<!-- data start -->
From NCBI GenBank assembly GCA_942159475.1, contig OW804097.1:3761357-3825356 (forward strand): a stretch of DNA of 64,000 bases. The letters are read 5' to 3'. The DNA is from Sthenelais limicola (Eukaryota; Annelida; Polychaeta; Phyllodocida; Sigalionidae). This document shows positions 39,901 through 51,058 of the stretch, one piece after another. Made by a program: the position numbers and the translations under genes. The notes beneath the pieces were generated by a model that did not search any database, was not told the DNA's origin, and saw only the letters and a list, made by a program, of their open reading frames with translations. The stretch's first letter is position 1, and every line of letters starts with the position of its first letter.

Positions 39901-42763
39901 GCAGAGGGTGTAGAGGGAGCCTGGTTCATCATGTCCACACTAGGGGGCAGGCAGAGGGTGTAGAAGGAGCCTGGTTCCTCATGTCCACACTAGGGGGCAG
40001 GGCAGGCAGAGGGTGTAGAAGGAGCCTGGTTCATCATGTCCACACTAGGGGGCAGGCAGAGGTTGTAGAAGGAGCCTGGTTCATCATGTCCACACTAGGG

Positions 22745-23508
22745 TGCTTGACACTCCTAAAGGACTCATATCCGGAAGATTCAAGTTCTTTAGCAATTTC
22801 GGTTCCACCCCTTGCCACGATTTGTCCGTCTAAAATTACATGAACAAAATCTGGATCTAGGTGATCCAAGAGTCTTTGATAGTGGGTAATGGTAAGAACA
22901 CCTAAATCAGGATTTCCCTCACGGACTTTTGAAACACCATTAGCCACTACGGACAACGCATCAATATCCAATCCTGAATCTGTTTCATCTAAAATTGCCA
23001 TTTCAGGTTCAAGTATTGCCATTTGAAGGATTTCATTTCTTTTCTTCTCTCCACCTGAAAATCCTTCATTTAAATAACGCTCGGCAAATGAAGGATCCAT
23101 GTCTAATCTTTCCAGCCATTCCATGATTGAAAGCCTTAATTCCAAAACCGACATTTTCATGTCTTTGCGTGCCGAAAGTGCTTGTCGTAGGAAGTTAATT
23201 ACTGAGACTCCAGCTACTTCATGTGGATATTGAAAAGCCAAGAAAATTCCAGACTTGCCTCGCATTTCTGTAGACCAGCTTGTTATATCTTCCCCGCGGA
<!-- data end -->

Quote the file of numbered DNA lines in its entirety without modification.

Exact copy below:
From NCBI GenBank assembly GCA_942159475.1, contig OW804097.1:3761357-3825356 (forward strand): a stretch of DNA of 64,000 bases. The letters are read 5' to 3'. The DNA is from Sthenelais limicola (Eukaryota; Annelida; Polychaeta; Phyllodocida; Sigalionidae). This document shows positions 39,901 through 51,058 of the stretch, one piece after another. Made by a program: the position numbers and the translations under genes. The notes beneath the pieces were generated by a model that did not search any database, was not told the DNA's origin, and saw only the letters and a list, made by a program, of their open reading frames with translations. The stretch's first letter is position 1, and every line of letters starts with the position of its first letter.

Positions 39901-42763
39901 GCAGAGGGTGTAGAGGGAGCCTGGTTCATCATGTCCACACTAGGGGGCAGGCAGAGGGTGTAGAAGGAGCCTGGTTCCTCATGTCCACACTAGGGGGCAG
40001 GGCAGGCAGAGGGTGTAGAAGGAGCCTGGTTCATCATGTCCACACTAGGGGGCAGGCAGAGGTTGTAGAAGGAGCCTGGTTCATCATGTCCACACTAGGG

Positions 22745-23508
22745 TGCTTGACACTCCTAAAGGACTCATATCCGGAAGATTCAAGTTCTTTAGCAATTTC
22801 GGTTCCACCCCTTGCCACGATTTGTCCGTCTAAAATTACATGAACAAAATCTGGATCTAGGTGATCCAAGAGTCTTTGATAGTGGGTAATGGTAAGAACA
22901 CCTAAATCAGGATTTCCCTCACGGACTTTTGAAACACCATTAGCCACTACGGACAACGCATCAATATCCAATCCTGAATCTGTTTCATCTAAAATTGCCA
23001 TTTCAGGTTCAAGTATTGCCATTTGAAGGATTTCATTTCTTTTCTTCTCTCCACCTGAAAATCCTTCATTTAAATAACGCTCGGCAAATGAAGGATCCAT
23101 GTCTAATCTTTCCAGCCATTCCATGATTGAAAGCCTTAATTCCAAAACCGACATTTTCATGTCTTTGCGTGCCGAAAGTGCTTGTCGTAGGAAGTTAATT
23201 ACTGAGACTCCAGCTACTTCATGTGGATATTGAAAAGCCAAGAAAATTCCAGACTTGCCTCGCATTTCTGTAGACCAGCTTGTTATATCTTCCCCGCGGA